An Interview with Worldart's Charl Bezuidenhout

Worldart is one of First Thursdays Cape Town's longstanding participants, taking part from the very beginning. The Thursdays asked owner Charl Bezuidenhout some questions. Here are his answers.

The scene outside Worldart on the opening of an exhibition by Ello and Black Koki. Image: Worldart  

The scene outside Worldart on the opening of an exhibition by Ello and Black Koki. Image: Worldart  

The Thursdays: You've had a busy year at Worldart. What 3 exhibitions stood out for you and why? 
Charl Bezuidenhout: It’s really hard to single them out, but one that is definitely worth mentioning is the exhibition that Andrew Lamprecht curated for us. It was titled "Street Level" and consisted of works done by Cape Town-based artists in the so-called Urban Contemporary genre. It introduced new artist both from the academic and informal environments and showed how both are relevant.

 

TT: Worldart exhibited at The Moniker Art Fair in London recently. How was your experience there? What is the value of a small South African gallery showing at such a fair?
CB: Art fairs play an important role in the art world today. They provide easy access for buyers and an opportunity to show work to dedicated lovers of art. In this context it makes a lot of sense to do these fairs in other cities too. We took paintings by Kilmany-Jo Liversage to the Moniker Art Fair in Shoreditch, London, where the focus is on street art. It was hard work, but the risk paid off as we got mentioned in the Financial Times, approached by a few galleries in the UK, and sold all the paintings. I’m not saying this to impress, but to illustrate the value of investing in art fairs abroad.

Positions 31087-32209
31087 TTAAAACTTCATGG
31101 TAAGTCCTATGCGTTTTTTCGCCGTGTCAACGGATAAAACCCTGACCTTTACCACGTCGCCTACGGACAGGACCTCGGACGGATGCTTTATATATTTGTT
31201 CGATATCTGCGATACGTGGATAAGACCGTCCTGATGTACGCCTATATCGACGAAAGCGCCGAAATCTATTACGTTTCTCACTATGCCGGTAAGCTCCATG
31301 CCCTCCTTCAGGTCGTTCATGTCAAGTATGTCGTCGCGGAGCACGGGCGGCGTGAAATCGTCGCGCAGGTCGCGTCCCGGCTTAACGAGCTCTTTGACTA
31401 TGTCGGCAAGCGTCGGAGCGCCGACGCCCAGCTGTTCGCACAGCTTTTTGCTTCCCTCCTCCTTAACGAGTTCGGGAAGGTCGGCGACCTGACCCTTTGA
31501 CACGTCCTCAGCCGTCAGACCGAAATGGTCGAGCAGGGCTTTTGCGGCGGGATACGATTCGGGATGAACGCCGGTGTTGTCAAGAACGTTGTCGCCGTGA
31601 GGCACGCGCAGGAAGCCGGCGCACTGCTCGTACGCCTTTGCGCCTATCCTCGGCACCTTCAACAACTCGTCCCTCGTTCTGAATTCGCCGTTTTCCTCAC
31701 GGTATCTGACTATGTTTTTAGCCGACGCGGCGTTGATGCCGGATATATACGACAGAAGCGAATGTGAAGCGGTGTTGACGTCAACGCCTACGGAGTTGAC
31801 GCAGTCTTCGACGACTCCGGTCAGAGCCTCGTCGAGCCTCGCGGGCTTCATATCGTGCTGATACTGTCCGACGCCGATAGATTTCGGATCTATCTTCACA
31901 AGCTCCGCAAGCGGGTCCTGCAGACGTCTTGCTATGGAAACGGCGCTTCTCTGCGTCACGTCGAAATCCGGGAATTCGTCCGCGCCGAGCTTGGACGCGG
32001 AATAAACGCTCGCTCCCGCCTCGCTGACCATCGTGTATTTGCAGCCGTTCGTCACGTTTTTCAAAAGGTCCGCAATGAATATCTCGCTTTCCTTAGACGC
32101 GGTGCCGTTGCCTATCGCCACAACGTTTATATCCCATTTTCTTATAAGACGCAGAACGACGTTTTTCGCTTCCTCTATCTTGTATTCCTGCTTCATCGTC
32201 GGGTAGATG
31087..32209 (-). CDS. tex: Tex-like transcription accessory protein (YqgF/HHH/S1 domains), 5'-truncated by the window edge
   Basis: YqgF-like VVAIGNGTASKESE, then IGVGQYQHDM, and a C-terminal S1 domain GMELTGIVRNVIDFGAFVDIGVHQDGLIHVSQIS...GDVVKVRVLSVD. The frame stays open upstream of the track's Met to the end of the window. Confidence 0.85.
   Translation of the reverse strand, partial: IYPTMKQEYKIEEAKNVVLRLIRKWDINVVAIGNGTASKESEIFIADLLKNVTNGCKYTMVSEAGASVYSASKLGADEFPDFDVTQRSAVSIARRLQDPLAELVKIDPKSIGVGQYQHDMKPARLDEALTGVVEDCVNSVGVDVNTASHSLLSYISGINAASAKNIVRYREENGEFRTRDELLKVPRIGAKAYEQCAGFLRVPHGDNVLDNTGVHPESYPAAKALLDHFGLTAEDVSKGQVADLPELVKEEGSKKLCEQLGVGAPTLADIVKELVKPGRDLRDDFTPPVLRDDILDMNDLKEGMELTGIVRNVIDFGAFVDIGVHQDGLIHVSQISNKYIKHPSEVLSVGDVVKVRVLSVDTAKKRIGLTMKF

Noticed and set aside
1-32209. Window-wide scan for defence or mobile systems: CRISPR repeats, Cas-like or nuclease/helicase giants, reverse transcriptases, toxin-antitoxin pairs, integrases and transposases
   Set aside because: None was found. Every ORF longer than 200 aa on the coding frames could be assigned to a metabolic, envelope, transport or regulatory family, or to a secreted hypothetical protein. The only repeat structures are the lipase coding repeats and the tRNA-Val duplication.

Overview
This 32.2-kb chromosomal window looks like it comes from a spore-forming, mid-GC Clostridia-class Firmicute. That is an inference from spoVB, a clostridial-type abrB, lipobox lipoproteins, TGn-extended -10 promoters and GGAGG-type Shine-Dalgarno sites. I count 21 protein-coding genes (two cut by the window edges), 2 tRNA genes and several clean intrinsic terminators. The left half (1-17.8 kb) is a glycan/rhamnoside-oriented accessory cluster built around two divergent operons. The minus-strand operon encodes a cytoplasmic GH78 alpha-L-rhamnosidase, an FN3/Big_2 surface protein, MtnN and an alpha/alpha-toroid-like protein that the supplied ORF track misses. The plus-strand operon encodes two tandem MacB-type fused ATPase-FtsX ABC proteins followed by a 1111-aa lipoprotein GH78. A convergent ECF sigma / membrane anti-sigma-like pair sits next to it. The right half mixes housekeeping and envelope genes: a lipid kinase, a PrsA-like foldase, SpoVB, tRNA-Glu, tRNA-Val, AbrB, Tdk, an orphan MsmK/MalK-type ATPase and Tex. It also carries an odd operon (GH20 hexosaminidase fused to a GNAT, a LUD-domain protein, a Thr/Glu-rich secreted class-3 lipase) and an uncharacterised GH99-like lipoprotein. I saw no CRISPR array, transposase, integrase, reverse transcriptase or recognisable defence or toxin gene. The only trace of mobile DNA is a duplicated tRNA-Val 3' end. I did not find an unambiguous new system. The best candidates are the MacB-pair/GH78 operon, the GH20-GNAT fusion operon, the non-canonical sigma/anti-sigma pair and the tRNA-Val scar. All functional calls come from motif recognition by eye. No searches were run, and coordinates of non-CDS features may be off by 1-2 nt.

Moniker Art Fair 2015. Image: Moniker Projects

Moniker Art Fair 2015. Image: Moniker Projects

TT: How would you compare Moniker to our local art fairs (Joburg, Cape Town, etc.) in terms of production, audience and overall value for an independent (aka smaller) gallery such as yours?
CB: An art fair is an art fair is an art fair. The attendees make the difference. In London they obviously have a more urban sensibility and a stronger economy, so more buying power.

 

TT: If you could add 3 South African artists' works to your collection, who would they be?
CB: My personal favourites are Nicholas Hlobo, Liza Grobler and Faith47.

 

TT: What can one expect to see from Worldart going into 2016?
CB: Exciting solo exhibitions at Worldart: Norman O’Flynn - he is one of SA’s most relevant and exciting pop artists; Kilmany-Jo Liversage’s first solo show in South Africa in two years; and then a sculpture solo show with Haidee Nel. Also confirmed is the Cape Town Art Fair in February, where we will have a group exhibition with our gallery artists.

 

Visit Worldart on at First Thursdays on 3 December for the opening of "2015 WorldartStars", a group exhibition. You'll find them at 54 Church Street.